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Old 07-29-2012, 12:03 AM   #1
redhat828
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Lightbulb How to open .img file


Hello Everybody,
How to see the content of .img file (initrd.img)and how to open this file?
 
Old 07-29-2012, 01:37 AM   #2
John VV
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initrd.img

good thing you clarified this a bit
The *.img 's i am used to are photos from the "Planetary Data System "

a fairly generic guide
-- for the Android phone , but....
http://android-dls.com/wiki/index.ph...ck_Boot_Images

as to your need ????
What operating system is this for?
the icon under your name "is MS Windows7 "
 
Old 07-29-2012, 02:06 AM   #3
vonbiber
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sometimes initrd.img is a compressed file (generally gzipped) and
the uncompressed file could be a cpio archive or a (an ext2) filesystem
To find out the type, run this command
Code:
file initrd.img
if it's a gzipped file, run
Code:
zcat initrd.img > /tmp/initrd.img
then run
Code:
file /tmp/initrd.img
If it's a cpio archive you can extract it with cpio, if it's
an ext2 filesystem you need to mount it (with the option -o loop)
You'll probably to run this as root
1st case, it's a cpio archive, then
Code:
mkdir /tmp/initrd_img
cd /tmp/initrd_img
zcat <path_to_your_initrd.img> | cpio -iumdv
Here, you should repace <path_to_your_initrd.img> by the path to your file
(e.g., if it's in your home directory, it could be ~/initrd.img)

In the second case, you just run (as root) on the uncompressed file
Code:
mkdir -p /mnt/tmp
mount -o loop initrd.img /mnt/tmp
 
Old 07-29-2012, 12:28 PM   #4
heinblöd
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A initrd.img is usually an "initial ramdisk" which is used during the boot of your computer, if the kernel is missing the modules (drivers) needed for your hardware.

You would create it after compiling a new Kernel and it's modules with
Code:
mkinitrd
Here is the man page http://linux.die.net/man/8/mkinitrd
Quote:
mkinitrd - creates initial ramdisk images for preloading modules

Last edited by heinblöd; 07-29-2012 at 02:05 PM.
 
Old 07-29-2012, 02:02 PM   #5
PTrenholme
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Here's a script I once wrote to decompress InitRD files. It might work for you. By default, if the InitRD is in /boot, the script will create a sub-directory of /boot with the name of the InitRD file you unpacked as its name, and the contents of the image file inside that directory. The script will not execute if you are not running with an effective user id or zero (i.e., root).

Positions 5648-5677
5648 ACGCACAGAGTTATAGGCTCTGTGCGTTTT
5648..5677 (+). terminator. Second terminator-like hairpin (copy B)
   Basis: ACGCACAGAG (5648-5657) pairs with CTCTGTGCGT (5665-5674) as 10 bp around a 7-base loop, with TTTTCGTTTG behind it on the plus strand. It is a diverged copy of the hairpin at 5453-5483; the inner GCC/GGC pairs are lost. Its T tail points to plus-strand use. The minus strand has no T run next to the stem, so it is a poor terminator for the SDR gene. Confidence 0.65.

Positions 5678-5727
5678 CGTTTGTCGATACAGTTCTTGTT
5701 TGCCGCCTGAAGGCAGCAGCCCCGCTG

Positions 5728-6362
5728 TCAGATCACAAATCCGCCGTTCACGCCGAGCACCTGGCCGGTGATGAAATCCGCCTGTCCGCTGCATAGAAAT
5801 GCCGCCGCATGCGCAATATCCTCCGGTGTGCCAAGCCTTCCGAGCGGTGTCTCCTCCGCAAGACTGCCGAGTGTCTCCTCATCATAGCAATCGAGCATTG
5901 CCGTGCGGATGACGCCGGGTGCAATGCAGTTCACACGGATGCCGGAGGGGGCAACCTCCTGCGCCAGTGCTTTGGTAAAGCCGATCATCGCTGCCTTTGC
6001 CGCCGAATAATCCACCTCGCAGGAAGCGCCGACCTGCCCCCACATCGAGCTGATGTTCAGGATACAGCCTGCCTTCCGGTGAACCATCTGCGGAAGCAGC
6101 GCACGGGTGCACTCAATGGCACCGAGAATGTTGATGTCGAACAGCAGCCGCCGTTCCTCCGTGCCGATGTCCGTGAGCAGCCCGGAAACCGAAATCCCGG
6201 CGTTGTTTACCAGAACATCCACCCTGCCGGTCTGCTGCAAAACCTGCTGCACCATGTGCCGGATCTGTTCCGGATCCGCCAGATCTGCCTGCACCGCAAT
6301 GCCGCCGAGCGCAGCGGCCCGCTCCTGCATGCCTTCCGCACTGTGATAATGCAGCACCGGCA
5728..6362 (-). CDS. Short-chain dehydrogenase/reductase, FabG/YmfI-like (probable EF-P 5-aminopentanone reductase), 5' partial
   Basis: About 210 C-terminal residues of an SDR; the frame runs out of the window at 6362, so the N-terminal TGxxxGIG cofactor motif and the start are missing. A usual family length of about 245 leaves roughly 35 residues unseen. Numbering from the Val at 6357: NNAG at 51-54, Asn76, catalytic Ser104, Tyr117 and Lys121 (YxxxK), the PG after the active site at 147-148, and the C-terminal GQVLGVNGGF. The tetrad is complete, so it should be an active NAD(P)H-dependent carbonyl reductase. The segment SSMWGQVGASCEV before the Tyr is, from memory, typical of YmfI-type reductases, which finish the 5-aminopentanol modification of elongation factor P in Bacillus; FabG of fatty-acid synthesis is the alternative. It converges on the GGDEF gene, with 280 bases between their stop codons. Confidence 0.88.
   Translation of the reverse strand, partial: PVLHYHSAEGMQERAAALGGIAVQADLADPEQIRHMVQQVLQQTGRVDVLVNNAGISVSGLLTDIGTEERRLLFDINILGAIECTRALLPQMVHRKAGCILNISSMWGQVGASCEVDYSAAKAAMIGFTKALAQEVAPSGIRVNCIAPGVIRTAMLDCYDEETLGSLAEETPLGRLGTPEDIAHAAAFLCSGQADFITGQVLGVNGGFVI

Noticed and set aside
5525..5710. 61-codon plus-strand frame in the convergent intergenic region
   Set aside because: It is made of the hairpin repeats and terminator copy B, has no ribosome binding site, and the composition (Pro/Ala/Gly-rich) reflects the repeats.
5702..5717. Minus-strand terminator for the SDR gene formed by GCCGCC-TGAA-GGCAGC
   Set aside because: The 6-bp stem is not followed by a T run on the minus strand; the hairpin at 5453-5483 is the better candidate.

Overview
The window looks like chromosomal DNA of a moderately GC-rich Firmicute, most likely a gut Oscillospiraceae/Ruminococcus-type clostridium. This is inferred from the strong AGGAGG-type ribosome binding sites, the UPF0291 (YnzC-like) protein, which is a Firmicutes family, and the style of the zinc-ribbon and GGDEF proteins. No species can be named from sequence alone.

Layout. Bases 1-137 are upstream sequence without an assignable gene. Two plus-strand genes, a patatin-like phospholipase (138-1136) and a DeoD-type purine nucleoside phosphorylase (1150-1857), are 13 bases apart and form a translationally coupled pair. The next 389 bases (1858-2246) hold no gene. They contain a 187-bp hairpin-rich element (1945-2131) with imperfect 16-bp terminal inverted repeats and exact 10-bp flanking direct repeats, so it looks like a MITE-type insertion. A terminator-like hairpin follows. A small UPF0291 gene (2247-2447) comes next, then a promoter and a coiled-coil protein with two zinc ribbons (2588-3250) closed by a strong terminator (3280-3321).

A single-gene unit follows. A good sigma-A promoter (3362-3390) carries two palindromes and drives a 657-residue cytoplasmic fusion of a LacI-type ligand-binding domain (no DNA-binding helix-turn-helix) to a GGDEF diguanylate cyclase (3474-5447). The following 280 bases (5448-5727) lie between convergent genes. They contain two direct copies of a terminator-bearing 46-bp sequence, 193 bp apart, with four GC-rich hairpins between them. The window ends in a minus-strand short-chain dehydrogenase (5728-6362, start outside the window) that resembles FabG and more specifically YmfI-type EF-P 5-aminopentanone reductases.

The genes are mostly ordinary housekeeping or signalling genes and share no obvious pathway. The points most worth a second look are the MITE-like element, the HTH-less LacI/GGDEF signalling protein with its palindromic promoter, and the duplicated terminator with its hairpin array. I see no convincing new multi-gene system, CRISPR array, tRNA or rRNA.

Code:
#!/bin/bash
############################################################################################
#
# Decompress initial ram disk image files
#
# Arguments: [ directory [ output ]]
#
# Where directory is the location of the InitRD files (default: /boot)
# and   output    is the sub-directory of "directory" where
#                 the unpacked files should be stored.
#
# Note: Each image file will be unpacked into a sub-directory of "output" named with
#       the name of the image file being unpacked.
#
###########################################################################################
#
# Make sure we're running as root
if [ $(id -u) -ne 0 ]
then
  echo "FATAL: This program requires root access. Aborting." >/dev/stderr
  exit 1
fi
# Set the defaults
boot="/boot"            # Boot directory
dir="Initial_RAM_Disk"  # Subdirectory of $boot into which the scripts should be decompresed
# Are there any arguments?
if [ $# -gt 0 ]
then
  if [ -d "${1}" ]
  then
    boot="${1}"
  else
    echo \"$1\" is not a valid directory name.
    exit 1
  fi
fi
if [ x"$(pwd)" != x"$boot" ]
then
  echo cd ${boot}
  cd ${boot}
fi
# Is an output directory specified?
if [ $# -gt 1 ]
then
  if [ -d "${2}" ]
  then
    dir="${2}"
  else
    echo \"$2\" is not a valid directory name.
    exit 1
  fi
fi
# Create the output directory if it doesn't exist
[ -d "${dir}" ] || sudo mkdir "${dir}"
# Go to the output directory
cd "${dir}"
# Get the InitRD image file to be used
echo Enter the number corresponding to the image file you want expanded
select img in $(ls -1 ../*.img*) quit
do
  if [ ${img} == "quit" ]
  then
     break
  else
    out=$(basename ${img})
    echo "out="${out}
    echo "img="${img}
    mkdir -p "${out}"
    cd "${out}"
    gunzip -c "../${img}" | sudo cpio -idmv
    cd ../
  fi
done
 
Old 07-29-2012, 03:32 PM   #6
jefro
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I think everyone is right about what could be done but we still need to know more about this intrid.img file. What does the OP think it should be or where did he get it from?

I too think he was talking about a initial disk, generally compressed but we almost never tend to call it an .img file.
 
Old 07-29-2012, 06:21 PM   #7
John VV
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from the OP's other post about red hat rpms and yum
and the red hat icon under the name in that post
http://www.linuxquestions.org/questi...ry-4175419230/

but from this and that post ?????
Who knows ,seeing as there is very little in the way of usable information in the two .
 
  


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